Extra findings from the health professionals in that, members of the community also recognize CHPS compounds as their own property and for that matter feel much comfortable seeking for health care at the CHPS compound compared to the bigger hospitals. As a result, many try to even resist when transferred to the bigger facility. According to a senior community health professional with over 10 years working experience at the community level, “from critical observation clients that regularly visit the CHPS compounds rarely would like to go to the bigger hospitals even when referred – not that they don’t want to receive assistance from the bigger facilities – they see CHPS compound as theirs and for that matter feel much comfortable seeking for health care there compared to the bigger hospitals.”

Clients’ satisfaction

Clients reported of positive attitude of community health professionals, and improved satisfaction of services they deliver. They testified of enough trust and confidence in sharing sensitive information with the community health professional, especially during home visit. According to the community members, “an ordinary home visit by a health professional make me feel like almost half of my problems solved. It is just like being a church member or a student and suddenly your pastor or teacher visits you at home just to inquire of your health or wellbeing. The feeling is awesome, just like being treated as a king. The same applies to when community health professionals visit my home to talk to my household about health. You feel being cared for – a feeling of a unified bond with health professionals which we cannot get anywhere else, not even the bigger hospitals – the long queue and the attitude of most health professionals alone there is very appalling.” – Community member. Further reasons given by clients were that, they always meet different health professionals anytime they visit the bigger hospital – people they are not even familiar with, hence makes it difficult for them to share certain information with them. On the other hand, they are much acquainted with the community health personnel – they often meet them either at the CHPS compounds or their homes. In view of that, it is of ease to them to disclose sensitive information to community health professionals. Besides, according to the community members, the health professionals seem to know every detail of them since they live within their community and therefore would even be unwise in any attempt to uncover any information pertaining to their health.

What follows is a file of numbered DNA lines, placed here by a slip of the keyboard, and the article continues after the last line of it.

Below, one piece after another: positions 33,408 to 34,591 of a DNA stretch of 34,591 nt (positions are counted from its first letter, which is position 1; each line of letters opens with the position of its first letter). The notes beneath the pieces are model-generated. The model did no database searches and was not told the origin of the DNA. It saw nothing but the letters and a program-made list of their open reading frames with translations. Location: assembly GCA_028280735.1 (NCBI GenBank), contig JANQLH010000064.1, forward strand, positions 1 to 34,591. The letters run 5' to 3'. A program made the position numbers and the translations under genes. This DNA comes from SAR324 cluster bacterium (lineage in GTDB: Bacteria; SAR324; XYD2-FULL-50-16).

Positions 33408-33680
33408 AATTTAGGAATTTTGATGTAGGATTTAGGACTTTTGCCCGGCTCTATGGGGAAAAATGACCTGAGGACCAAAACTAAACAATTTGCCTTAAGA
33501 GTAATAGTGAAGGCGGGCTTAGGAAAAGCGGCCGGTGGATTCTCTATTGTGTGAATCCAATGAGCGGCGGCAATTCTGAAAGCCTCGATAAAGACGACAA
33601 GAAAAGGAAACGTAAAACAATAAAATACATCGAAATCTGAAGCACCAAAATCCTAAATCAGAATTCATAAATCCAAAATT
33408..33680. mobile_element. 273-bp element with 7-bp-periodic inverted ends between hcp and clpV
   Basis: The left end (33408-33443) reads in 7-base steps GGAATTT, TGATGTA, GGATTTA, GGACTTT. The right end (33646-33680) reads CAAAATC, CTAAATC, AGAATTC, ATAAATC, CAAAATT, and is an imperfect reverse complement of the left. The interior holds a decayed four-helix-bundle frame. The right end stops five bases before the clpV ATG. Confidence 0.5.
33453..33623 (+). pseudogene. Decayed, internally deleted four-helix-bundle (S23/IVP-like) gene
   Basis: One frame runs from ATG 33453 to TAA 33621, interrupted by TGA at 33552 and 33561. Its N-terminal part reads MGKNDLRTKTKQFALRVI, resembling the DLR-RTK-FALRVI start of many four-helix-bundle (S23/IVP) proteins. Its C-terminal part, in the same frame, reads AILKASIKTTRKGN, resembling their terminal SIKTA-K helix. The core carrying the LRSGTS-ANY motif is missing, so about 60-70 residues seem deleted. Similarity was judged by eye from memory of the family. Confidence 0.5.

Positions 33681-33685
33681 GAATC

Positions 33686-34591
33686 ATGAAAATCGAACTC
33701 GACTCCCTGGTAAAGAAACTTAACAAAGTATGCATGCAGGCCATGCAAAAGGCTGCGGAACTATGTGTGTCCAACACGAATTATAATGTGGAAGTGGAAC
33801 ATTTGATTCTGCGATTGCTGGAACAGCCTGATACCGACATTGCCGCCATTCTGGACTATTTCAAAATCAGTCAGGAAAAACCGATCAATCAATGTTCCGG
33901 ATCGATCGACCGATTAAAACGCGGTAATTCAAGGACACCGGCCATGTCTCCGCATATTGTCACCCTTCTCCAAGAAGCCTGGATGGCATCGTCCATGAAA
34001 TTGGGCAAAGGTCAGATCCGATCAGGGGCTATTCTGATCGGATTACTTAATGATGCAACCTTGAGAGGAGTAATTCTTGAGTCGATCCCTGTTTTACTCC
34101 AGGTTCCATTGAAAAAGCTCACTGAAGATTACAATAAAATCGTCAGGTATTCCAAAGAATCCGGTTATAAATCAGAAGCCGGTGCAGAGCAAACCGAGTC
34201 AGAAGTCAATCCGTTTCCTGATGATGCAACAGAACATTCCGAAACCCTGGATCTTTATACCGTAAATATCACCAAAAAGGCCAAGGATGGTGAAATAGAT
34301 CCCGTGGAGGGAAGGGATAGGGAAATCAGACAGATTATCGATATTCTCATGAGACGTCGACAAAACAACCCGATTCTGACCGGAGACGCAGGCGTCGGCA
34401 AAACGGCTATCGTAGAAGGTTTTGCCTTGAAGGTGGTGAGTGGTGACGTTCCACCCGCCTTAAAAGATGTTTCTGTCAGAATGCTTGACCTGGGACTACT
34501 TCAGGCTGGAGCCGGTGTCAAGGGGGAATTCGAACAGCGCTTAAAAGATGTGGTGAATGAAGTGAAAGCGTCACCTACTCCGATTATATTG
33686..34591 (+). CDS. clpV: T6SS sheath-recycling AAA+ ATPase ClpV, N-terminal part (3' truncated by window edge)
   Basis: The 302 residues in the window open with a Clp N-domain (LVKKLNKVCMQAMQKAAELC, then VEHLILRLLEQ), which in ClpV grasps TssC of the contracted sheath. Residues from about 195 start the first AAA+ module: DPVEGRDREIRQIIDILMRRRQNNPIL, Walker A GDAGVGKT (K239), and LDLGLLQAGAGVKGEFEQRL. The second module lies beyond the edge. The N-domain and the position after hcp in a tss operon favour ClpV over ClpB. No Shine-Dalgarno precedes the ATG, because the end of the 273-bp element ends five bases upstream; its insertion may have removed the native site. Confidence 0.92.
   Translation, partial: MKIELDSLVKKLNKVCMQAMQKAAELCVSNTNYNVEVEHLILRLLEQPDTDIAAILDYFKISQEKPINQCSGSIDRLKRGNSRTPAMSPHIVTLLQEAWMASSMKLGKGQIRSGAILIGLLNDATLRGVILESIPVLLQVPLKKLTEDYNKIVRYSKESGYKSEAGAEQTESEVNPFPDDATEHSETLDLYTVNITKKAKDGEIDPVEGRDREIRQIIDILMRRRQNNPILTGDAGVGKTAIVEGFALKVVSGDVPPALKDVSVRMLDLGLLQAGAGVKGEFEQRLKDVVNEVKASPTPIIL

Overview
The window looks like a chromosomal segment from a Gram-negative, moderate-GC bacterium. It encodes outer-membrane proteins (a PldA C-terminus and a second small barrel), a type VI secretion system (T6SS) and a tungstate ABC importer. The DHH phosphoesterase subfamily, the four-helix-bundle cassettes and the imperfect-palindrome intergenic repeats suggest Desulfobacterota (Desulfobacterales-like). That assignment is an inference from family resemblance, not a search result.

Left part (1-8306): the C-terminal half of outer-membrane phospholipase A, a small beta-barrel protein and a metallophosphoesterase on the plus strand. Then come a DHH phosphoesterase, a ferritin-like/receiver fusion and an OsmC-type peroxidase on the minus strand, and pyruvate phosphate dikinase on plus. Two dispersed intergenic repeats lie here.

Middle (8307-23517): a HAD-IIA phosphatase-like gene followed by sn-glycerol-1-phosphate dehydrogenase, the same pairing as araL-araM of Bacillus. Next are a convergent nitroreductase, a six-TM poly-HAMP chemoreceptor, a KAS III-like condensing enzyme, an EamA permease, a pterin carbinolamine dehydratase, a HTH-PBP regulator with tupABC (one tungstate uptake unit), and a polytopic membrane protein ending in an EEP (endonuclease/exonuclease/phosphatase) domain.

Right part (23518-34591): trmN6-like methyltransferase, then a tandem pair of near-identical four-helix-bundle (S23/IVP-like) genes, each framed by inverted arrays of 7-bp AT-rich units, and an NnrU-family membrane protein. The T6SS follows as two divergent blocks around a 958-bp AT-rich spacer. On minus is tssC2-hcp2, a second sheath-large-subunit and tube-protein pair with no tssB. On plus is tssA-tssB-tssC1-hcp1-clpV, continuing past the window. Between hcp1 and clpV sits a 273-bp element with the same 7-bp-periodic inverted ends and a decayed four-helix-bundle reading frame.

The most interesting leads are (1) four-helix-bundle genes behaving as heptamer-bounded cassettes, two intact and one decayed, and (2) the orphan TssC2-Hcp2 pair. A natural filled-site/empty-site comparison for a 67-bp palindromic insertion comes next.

Although clients showed enhanced satisfaction with the services provided by community health professionals, from the technical perspective, certain key factors do compromise the quality of care or services provided. According to health providers, quality of services provided used to be better, but that isn’t the case now due to lack of equipment, and needed technology to aid improve the quality of services provided at the CHPS zones. Again, to the senior officials, there are several problems in terms of the capacity of staff deployed to CHPS zones. That is, most of the health professionals at the community level do lack the community mobilization capacity, resource mobilization capacity, and community entry skills, to effectively render quality service.

technically, not all of community health professionals have the capacity to manage community issues – particularly community mobilization capacity, resource mobilization capacity, and community entry skills. Besides, CHPS compounds lack basic equipment and the logistic support to reach out to their clients. Hence, not adequately prepared to provide services at the CHPS zones. Based on these, overall, I can say that quality of care is an issue. That is, the condition under which the health professionals work you cannot expect a 100 percent outcome– it is not too bad neither can it be 100 percent good”. – Senior policy maker, national level